First, I'll take a shot at defining what "Best" means to me in this exercise. I would include three aspects that all need to be completely dialed-in: 1) palpable presence with a fully dimensional sense of the original venue, nearly tangible recording quality, 2) excellent performance, 3) Music that thrills
Given that, my top three (at least at this writing) would include:
1) Esteban Salas - Cuban Baroque Music of the 18th Century (Milan_Jade 73138/35746-2 CD)
2) Saffire & The Uppity Blues Women - Live and Uppity (recorded at Wolf Trap - Alligator Records CD)
3) Cantate Domino - Oscar's Motet Choir (Proprius PRSACD7762 SACD)
and one more that must be mentioned: Lost Music of Early America - Music of the Moravians - Boston Baroque / Martin Pearlman (Telarc CD-80482 CD)
Not sure about the Audiophile label, but I will offer 3 great sounding, easy to get, 'out of the mainstream' picks from deep inside my CD collection: 1). Jo Jones, the Everest years - fantastic drumming, 2). JJ Cale, "5", Polygram, and 3). Chet Atkins and Les Paul, Chester and Lester, BMG Victor.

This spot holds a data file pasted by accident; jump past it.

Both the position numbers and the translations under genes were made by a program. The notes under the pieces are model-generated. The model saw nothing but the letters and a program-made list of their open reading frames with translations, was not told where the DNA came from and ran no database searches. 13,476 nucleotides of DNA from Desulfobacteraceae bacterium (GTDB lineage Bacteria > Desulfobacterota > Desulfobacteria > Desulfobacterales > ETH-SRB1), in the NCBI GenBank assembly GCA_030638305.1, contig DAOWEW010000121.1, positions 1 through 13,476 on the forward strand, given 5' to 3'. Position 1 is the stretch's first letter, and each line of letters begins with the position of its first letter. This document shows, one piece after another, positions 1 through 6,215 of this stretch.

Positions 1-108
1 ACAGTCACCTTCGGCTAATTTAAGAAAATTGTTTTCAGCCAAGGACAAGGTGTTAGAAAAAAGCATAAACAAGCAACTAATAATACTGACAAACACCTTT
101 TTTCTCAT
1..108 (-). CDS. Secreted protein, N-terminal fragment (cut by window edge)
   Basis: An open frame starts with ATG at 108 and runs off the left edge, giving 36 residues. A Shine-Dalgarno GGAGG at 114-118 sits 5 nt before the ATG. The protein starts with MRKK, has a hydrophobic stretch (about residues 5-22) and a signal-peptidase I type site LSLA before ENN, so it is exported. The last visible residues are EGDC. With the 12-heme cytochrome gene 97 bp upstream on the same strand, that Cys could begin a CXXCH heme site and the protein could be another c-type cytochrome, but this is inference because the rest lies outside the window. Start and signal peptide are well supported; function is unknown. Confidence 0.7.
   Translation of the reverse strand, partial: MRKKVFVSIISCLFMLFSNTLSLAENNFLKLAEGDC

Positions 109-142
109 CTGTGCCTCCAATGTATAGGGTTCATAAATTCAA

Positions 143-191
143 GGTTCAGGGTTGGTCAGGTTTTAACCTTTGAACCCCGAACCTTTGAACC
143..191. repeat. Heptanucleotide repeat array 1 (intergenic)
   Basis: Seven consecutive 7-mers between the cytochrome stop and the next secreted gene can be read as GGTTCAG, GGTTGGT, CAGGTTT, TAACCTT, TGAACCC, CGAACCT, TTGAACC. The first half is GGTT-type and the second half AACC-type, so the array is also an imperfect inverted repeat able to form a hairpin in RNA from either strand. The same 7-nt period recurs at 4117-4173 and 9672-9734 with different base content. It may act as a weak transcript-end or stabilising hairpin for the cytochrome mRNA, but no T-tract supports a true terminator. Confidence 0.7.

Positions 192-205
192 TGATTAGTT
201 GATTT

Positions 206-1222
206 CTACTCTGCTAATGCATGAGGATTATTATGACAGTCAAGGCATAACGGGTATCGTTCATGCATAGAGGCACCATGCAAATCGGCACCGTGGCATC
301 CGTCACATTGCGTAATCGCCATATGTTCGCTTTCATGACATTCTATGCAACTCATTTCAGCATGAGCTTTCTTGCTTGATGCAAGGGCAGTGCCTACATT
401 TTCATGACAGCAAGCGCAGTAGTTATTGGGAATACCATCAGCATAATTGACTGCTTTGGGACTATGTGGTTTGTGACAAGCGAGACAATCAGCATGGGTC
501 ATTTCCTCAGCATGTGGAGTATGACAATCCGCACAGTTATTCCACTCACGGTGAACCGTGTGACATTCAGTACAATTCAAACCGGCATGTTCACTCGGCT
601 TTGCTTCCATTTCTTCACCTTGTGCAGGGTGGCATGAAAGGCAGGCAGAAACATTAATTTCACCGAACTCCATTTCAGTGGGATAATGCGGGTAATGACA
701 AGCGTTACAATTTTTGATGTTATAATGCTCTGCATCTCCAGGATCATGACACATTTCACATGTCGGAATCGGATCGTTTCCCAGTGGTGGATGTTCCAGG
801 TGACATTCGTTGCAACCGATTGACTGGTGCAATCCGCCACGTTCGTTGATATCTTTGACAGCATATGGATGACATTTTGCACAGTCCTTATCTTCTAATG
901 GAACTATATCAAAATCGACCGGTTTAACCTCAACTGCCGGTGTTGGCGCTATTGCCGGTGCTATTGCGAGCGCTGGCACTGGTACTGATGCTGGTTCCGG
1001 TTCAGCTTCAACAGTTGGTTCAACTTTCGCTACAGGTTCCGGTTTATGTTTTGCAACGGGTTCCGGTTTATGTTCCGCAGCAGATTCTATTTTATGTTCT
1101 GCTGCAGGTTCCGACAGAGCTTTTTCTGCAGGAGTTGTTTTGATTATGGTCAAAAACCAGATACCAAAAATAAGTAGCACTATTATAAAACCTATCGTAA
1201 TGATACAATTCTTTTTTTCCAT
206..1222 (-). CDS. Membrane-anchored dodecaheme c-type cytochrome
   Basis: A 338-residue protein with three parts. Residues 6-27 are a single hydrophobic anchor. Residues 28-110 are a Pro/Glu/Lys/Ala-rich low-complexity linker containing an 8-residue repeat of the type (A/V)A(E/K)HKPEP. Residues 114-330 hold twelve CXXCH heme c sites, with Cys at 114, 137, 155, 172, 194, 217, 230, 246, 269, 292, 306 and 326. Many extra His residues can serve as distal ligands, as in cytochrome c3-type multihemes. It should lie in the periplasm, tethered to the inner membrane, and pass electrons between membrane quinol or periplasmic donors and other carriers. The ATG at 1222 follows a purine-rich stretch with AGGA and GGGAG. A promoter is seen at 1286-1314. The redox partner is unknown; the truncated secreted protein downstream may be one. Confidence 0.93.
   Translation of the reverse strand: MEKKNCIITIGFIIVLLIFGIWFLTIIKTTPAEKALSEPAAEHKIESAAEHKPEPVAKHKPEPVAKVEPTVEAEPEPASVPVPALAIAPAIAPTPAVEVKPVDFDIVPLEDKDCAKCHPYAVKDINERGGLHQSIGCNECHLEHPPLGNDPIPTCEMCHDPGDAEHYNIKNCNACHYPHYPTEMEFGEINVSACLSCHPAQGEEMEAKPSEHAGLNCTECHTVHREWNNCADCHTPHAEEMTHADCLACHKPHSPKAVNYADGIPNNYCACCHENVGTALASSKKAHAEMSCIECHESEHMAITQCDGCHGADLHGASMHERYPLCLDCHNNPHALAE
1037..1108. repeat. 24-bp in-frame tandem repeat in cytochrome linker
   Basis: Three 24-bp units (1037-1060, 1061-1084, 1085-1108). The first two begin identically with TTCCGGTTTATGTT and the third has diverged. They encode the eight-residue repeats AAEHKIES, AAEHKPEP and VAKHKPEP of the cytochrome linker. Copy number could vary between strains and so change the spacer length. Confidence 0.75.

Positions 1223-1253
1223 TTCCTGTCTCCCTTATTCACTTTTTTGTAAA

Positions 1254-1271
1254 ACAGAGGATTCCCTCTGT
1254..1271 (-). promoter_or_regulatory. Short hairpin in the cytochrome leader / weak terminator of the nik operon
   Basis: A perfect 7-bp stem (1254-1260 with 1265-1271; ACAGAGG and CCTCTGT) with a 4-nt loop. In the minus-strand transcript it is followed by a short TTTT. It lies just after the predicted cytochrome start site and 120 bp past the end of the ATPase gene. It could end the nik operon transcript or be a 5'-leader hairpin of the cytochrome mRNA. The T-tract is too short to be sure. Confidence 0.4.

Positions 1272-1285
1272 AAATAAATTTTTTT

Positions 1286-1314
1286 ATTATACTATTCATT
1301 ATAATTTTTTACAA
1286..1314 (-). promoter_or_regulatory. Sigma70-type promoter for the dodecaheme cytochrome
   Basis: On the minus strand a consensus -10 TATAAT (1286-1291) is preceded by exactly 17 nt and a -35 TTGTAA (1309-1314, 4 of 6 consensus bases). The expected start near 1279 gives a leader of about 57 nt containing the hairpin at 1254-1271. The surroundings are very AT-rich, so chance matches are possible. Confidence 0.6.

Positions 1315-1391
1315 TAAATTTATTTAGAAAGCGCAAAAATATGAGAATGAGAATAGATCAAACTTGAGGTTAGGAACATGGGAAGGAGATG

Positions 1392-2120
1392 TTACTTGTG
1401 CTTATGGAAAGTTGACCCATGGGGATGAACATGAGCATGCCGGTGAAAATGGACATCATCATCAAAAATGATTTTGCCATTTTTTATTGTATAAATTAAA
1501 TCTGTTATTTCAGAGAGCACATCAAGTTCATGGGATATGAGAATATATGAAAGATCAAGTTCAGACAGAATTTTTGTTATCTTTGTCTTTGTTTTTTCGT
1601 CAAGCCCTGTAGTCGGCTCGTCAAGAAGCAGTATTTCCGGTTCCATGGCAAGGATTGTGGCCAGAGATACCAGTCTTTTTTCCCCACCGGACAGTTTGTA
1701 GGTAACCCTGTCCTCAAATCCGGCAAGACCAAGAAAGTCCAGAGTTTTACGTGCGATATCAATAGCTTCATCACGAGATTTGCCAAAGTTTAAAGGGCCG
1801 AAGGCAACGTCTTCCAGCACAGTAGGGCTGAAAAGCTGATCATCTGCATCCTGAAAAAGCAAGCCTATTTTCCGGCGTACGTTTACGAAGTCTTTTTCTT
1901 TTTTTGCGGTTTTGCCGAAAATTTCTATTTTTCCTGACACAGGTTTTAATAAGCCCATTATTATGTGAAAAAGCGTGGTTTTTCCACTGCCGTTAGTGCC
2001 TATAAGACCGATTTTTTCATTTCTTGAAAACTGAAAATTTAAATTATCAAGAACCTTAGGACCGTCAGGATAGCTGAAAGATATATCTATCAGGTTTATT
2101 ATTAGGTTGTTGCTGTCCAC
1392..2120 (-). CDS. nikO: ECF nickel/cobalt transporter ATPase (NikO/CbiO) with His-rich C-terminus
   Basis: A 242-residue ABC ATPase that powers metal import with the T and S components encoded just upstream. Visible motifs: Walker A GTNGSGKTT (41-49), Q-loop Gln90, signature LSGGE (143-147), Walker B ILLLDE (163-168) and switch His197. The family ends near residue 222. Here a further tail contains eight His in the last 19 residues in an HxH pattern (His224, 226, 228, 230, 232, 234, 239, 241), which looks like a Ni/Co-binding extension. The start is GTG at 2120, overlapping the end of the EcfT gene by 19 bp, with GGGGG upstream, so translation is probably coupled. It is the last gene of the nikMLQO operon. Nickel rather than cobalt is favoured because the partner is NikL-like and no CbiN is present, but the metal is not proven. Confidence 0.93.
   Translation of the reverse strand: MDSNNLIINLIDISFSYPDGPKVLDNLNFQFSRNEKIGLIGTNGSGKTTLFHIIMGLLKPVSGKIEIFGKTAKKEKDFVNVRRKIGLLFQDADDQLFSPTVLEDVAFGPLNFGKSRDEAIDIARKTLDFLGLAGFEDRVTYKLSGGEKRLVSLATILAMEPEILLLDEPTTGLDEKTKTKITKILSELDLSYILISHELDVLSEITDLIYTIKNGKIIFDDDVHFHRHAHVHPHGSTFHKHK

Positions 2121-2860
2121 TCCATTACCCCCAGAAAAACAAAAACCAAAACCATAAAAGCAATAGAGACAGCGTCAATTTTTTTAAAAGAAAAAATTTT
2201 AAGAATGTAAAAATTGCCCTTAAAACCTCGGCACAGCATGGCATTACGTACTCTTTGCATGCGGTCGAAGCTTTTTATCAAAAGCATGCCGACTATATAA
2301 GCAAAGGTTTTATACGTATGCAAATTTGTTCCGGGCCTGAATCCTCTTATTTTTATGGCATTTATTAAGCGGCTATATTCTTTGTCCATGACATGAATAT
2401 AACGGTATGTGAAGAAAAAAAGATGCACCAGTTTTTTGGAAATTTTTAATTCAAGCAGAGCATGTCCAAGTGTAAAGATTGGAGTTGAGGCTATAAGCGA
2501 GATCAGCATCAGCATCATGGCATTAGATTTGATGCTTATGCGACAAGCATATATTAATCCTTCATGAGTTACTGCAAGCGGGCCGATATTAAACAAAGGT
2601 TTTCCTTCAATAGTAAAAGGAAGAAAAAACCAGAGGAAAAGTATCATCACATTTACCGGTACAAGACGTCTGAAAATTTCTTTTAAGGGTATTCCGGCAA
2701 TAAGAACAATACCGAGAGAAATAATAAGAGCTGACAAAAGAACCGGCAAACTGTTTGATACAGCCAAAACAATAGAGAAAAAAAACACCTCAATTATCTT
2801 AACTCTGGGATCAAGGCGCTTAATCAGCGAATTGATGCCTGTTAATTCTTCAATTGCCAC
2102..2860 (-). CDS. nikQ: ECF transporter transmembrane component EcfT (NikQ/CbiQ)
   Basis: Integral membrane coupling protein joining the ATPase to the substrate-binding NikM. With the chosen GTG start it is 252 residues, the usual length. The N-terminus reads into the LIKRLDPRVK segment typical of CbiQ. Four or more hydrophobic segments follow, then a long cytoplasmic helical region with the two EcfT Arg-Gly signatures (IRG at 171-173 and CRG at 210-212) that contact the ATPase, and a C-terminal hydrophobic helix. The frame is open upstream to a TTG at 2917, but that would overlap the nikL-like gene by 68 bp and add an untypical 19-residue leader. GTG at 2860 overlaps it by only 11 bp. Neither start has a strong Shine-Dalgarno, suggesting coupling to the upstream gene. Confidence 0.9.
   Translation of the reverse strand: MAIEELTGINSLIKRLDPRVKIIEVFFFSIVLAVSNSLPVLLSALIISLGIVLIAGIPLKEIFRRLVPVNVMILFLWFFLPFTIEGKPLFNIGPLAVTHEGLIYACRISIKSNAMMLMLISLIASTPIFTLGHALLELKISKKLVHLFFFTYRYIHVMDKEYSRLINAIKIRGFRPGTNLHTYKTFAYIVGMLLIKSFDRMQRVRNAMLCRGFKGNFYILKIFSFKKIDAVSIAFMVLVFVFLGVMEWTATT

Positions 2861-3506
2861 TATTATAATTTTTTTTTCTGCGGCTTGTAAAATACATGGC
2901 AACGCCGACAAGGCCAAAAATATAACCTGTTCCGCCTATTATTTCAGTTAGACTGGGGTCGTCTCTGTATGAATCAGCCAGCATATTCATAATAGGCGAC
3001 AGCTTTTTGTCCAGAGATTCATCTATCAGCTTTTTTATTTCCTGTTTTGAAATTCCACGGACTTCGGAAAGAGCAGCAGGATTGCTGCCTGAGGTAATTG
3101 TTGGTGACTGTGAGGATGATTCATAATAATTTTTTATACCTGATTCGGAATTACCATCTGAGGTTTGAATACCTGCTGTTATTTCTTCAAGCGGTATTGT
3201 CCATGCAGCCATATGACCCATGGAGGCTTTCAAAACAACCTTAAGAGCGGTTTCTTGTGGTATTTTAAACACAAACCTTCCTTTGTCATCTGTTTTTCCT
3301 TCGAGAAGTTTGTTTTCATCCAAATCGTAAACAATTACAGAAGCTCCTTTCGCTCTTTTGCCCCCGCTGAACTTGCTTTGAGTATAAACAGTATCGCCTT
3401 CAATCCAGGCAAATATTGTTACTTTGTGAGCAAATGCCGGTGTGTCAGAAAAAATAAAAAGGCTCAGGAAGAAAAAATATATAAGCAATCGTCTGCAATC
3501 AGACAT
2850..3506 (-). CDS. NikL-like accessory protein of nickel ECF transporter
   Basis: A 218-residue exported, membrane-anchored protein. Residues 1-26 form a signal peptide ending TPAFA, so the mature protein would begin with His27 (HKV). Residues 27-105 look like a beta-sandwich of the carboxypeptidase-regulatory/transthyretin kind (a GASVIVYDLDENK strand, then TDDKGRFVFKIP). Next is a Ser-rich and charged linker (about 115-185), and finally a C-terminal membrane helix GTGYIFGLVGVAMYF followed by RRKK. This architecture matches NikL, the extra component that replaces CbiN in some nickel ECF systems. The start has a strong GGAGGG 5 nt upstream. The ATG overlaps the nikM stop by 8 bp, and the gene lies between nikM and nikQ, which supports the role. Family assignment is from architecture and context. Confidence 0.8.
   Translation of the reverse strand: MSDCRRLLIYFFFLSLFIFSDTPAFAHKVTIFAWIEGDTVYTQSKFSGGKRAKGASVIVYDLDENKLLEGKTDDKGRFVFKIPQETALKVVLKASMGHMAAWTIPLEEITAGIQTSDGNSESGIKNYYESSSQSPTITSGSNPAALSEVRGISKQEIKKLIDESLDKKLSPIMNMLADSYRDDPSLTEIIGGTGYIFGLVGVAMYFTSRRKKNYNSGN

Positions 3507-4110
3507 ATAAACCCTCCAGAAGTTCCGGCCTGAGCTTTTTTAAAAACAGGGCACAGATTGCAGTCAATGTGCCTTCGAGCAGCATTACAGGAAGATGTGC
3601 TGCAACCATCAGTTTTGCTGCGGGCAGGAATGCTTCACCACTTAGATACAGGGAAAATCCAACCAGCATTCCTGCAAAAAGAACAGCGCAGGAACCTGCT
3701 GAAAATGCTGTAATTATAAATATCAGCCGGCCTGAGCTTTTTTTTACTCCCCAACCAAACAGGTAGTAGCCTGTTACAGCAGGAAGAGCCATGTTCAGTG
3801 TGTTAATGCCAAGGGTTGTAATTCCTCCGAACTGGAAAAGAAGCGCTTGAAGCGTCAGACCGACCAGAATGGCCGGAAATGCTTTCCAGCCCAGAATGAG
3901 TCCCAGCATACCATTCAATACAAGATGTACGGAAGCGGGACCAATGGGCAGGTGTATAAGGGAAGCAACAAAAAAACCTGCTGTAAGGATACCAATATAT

Tasml, "Chester and Lester", a true classic! You may be interested in
"Me and Chet", also "Me and Jerry" two different offerings..amongst others from those two fine gents. Chet Atkins and Jerry Reed. Some good ol' boy pickin'!
"Neck n' Neck" , Mark Knopfler @ Chet Atkins, two guitar heroes at their best!!! LP, of coarse, eat your heart out if you don't own it!
Recently I discovered that Brazilian albums by female vocalists can give a system a good work out. The musicianship and arrangements are spectacular making for great ear candy and soundstaging. There is, of course, all the percussive "toys", and they love very very low bass passages. Two CDs: Sabrina Malheiros, "Equilibrium" and Marcella Mangeibera, "Simples".
Third? A self made compilation featuring Bebel Gilberto and others
Tough to pick just three, but here are my favorite to show off a system.
1) The Firebird - Antal Dorati - London Symphony Orchestra - Mercury Living Presence
2) Scheherazade - Rimsky Korsakoff - Fritz Reiner - Chicago Symphony - RCA Living Stereo
3) Dead Can Dance - Into the Labyrinth - 4AD
I'm not a classical music fan, but my first two picks are classicals which goes to show how good I think these are.
I can name quite a few more.
i have a new one to add... neil young "le noise". i wish all rock cds sounded like this